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For all my talking about Joshua Tree National Park, I never mentioned what a Joshua tree was or even looked like.

Above is a Joshua tree. There you go! There are also many farther away in the picture. Now moving on…

Working with a group of people in the desert is an experience hard to ever accurately illustrate in words. Every person on this trip contributed in their own, personal way, all the volunteers from their various states and colleges and experiences, and our amazing SCA leaders Tyler, Peter and Alex, who proved to be both patient teachers as well as inspiring friends.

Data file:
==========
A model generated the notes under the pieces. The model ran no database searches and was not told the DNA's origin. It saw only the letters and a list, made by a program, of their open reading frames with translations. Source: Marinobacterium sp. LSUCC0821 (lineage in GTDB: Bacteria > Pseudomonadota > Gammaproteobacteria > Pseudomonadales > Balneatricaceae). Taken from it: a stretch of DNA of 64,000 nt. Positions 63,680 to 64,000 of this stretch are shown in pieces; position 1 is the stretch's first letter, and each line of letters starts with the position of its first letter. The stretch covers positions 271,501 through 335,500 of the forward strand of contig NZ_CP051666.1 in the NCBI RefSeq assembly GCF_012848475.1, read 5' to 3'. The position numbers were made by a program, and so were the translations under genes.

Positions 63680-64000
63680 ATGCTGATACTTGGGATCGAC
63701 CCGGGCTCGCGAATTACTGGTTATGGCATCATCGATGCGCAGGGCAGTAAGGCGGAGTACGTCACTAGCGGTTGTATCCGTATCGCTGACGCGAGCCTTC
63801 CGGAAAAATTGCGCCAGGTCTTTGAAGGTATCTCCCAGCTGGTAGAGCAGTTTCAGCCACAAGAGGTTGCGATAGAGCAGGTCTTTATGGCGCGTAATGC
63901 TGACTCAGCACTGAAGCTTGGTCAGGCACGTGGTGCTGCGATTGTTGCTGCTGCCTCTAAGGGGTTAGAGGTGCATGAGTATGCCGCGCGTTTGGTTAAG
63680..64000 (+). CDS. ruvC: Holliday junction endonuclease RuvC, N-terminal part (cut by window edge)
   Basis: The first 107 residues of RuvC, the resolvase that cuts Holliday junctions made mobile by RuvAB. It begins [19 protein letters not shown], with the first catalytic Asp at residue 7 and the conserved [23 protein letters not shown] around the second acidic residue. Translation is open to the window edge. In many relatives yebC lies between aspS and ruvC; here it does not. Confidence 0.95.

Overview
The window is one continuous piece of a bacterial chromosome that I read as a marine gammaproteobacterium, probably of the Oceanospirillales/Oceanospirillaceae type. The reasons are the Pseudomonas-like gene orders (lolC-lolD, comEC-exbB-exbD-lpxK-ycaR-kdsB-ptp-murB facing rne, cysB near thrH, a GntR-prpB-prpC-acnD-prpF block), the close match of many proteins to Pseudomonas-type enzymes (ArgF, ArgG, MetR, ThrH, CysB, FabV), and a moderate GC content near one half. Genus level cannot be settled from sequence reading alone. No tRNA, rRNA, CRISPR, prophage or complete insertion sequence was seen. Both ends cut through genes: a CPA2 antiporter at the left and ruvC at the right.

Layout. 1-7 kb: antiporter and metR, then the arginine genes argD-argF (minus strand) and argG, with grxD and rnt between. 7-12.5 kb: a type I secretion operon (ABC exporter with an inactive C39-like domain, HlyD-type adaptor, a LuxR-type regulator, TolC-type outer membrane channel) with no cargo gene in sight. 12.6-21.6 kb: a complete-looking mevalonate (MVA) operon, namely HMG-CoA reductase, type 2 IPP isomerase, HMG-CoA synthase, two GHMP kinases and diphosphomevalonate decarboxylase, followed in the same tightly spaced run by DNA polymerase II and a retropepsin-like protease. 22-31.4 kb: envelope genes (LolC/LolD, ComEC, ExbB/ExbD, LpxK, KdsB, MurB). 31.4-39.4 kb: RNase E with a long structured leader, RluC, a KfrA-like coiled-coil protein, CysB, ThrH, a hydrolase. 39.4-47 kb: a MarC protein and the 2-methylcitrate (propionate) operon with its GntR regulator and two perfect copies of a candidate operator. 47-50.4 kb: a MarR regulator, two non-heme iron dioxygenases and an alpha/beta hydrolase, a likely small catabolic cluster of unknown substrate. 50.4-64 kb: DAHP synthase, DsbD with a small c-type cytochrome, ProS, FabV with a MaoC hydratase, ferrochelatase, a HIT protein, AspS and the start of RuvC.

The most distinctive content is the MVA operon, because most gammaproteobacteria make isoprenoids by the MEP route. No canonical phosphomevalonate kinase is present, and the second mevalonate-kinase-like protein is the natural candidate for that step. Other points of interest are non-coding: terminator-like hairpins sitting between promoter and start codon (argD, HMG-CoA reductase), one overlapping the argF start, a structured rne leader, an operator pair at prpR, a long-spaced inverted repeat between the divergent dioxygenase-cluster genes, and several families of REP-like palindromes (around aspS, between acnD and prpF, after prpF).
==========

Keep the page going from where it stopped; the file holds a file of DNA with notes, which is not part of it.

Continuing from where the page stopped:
Our cook/logistics person Haley did a fabulous job with keeping up the morale during early cold mornings and tired nights. All the rangers and SCA members who worked and visited with us gave us the support we needed, helping us appreciate that what we were doing and working towards was important and valued by many.

It’s these kinds of memories, such as listening to Ratatat in the van while cruising through the desert towards our next work site, or watching the people around me push through their tiredness and discomfort to stay enthusiastic, that will stay with me.

I know that readjusting to “civilization” will be strange, where we live in small conditioned spaces and licking your plate clean is considered a breach of etiquette instead of a meal not wasted. However, just knowing that out there is land which patiently endures the heat and the rain, massive smooth stones stacked and scattered, animals and plants that continue to survive a spectrum of extremes- this keeps some small part of me calm, energized and all the more determined to protect this special space.